Can co-ops help keep our data in the right hands?

With the rise of social media and search engines prompting growing concern over the ownership of personal data, co-operatives could help people control the information they share. On 20...

With the rise of social media and search engines prompting growing concern over the ownership of personal data, co-operatives could help people control the information they share. On 20 October, Open Data Manchester organised a conference to explore the idea of an open data mutual.

Open Data Manchester is a community of developers, activists, artists, journalists and public sector employees who want to become more familiar with the tools, datasets and projects using open data. Its conference in October looked at how open data co-ops could make a difference, as well as how a mutual organisation could represent the interests of its members.

Our Data Mutual

Alex Craven spoke to the conference about the project Our Data Mutual, which he helped to develop.

He said his job as chief executive of Bloom, an advertising agency in Leeds, taught him that brands were telling different stories to customers who did not want to hear them.

On the other hand, he added, privacy can be a subjective term. “Some people really do care – others don’t care at all about privacy,” he said. Our Data Mutual tries to address both issues by providing the means for members to share the data they want and choose who to share it with. As a mutual, it is owned and run by its members, who receive the benefits of sharing their data.

Mr Craven said Open Data Mutual was about creating a platform for the management, monetisation, control, protection and ‘use for good’ of its members’ data. On joining, members can define how comfortable they are with the trading of their data – and with which types of organisation they want their data to be shared.

The mutual will then be responsible for brokering with organisations that want to buy members’ data and holding them to a code of practice.

“The idea is to gather data and, depending on what people need, send them information on that specific product – such as a mortgage – and once they choose their mortgage, focus on something else they need,” he explained.

Instead of paying an intermediary for information, a mortgage lender would pay the data mutual instead, benefiting its members.


While Our Data Mutual is currently at an implementation stage, a data co-op in London is already helping people control their personal data.

Marcos Menendez, founder of TheGoodData, said the co-op has developed an extension which blocks browsing data that would otherwise be used by third-party trackers. Those downloading the free software can avoid having their data used without their consent, or can then choose to have a small part of that data traded on their behalf by the co-operative.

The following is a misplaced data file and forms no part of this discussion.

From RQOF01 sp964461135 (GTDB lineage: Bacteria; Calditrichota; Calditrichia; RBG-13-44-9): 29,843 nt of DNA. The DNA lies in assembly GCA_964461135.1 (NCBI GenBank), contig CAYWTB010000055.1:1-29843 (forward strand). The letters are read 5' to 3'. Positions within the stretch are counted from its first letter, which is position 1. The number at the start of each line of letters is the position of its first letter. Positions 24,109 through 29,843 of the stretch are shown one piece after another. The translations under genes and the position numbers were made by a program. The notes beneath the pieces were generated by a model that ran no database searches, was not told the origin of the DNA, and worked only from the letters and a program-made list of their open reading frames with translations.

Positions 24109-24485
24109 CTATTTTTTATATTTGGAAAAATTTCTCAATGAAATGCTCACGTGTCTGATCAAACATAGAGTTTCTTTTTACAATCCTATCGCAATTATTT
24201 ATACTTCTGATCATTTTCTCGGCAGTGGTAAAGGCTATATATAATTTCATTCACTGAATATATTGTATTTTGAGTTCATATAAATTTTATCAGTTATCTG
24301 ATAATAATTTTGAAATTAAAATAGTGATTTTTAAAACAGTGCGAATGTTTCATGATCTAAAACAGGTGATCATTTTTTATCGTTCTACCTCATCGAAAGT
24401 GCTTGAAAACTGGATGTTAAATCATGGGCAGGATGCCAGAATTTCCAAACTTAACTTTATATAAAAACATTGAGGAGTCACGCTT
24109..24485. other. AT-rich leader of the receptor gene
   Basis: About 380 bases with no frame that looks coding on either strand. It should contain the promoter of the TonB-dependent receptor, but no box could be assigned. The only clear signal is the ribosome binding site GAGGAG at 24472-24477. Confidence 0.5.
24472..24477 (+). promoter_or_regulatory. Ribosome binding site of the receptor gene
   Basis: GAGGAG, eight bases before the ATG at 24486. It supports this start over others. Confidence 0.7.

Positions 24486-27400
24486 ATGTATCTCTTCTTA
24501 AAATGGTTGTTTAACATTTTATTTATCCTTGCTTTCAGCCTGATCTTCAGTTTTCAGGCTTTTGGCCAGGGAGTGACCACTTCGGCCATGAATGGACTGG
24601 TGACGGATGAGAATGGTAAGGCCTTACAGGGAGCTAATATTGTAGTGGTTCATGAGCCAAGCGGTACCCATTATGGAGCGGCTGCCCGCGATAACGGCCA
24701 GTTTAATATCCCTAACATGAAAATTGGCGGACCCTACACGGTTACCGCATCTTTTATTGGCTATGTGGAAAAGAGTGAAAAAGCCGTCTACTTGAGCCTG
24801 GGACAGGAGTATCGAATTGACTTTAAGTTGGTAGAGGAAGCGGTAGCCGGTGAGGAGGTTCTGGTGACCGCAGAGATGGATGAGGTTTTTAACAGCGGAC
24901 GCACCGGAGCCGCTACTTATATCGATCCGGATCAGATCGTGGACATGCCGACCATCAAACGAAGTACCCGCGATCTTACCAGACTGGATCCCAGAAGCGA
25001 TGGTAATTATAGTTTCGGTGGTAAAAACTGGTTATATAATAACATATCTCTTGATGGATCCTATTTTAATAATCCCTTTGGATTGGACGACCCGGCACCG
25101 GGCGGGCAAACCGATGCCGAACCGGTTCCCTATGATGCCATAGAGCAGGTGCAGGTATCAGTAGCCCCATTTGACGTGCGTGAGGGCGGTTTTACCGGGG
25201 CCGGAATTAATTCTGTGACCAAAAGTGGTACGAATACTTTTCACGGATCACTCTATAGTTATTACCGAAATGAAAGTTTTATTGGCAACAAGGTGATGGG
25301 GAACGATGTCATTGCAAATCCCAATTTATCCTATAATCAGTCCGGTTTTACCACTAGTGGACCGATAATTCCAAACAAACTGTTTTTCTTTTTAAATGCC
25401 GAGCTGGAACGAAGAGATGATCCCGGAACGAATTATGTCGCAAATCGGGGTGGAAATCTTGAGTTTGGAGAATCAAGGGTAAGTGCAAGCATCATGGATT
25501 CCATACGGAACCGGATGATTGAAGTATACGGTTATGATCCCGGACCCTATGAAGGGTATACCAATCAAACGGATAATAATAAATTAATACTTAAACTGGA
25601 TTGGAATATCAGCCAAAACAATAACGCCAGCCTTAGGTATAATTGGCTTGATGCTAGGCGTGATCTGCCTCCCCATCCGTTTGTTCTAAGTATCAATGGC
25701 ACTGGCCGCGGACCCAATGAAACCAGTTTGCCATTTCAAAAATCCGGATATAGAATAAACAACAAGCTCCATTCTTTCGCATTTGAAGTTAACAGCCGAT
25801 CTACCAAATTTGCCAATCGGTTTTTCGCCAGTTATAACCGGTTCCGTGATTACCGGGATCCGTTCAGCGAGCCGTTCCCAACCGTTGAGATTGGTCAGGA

Half of the money collected is lent to microcredit projects in developing countries via Zidisha, a person-to-person microlending community. The remaining part is used to fund the operation of the co-operative. By downloading the software, customers have the right to apply for membership.

TheGoodData is also in talks with universities to see how students can use the browsing data in research.

Mr Menendez said the enterprise, which is registered under the Industrial and Provident Society Act, is controlled by users based on the one member, one vote principle, with a board of directors, membership subcommittees, data subcommittees and product subcommittees.

The co-operative model is friendlier for financial investors, he added. “Data can be shared and traded by owners for the greater good,” he said. “Data is everywhere. We have to find how to live with it and get the most out of it in a positive way.

“We as individuals can’t do everything against corporations using data – but if we get together we can negotiate the terms under which they use it.”

But ownership could only be ensured with full data protection, he warned. “By ensuring data ownership, customers will be more satisfied – they will gain freedom of choice.”

Mr Menendez added: “You as an individual should have the power to decide how the data is being used, and decide what to do with that data.

“It has to be simplified like within creative commons – you have different levels, allowing different companies to use resources.”

Keeping control

The conference also discussed how data co-operatives could limit the control exercised by large investors. The key, said Mr Menendez, is to be clear about the rules of the mutual from the very beginning and to be transparent. This could be achieved by publishing regular updates and reports online.

But while ethical considerations set co-ops apart from other enterprises, they can also cause division within the mutual sector. This means the governance process must address the concerns of different groups.

In some cases this can be mitigated by the ability to make individual decisions about how and what data is shared; in other cases, decisions can be made by the majority.

Mr Menendez stressed that the ethical dimension of data co-ops gives them a competitive advantage against other solutions on the market. He said that TheGoodData is the only enterprise that brings an ethical dimension to the project by investing in social good.

“Data is not the new oil, it doesn’t emanate from earth, but from people,” he said. “But it has value, it emanates from us, like labour. We should be owning the data.”

In this article

Join the Conversation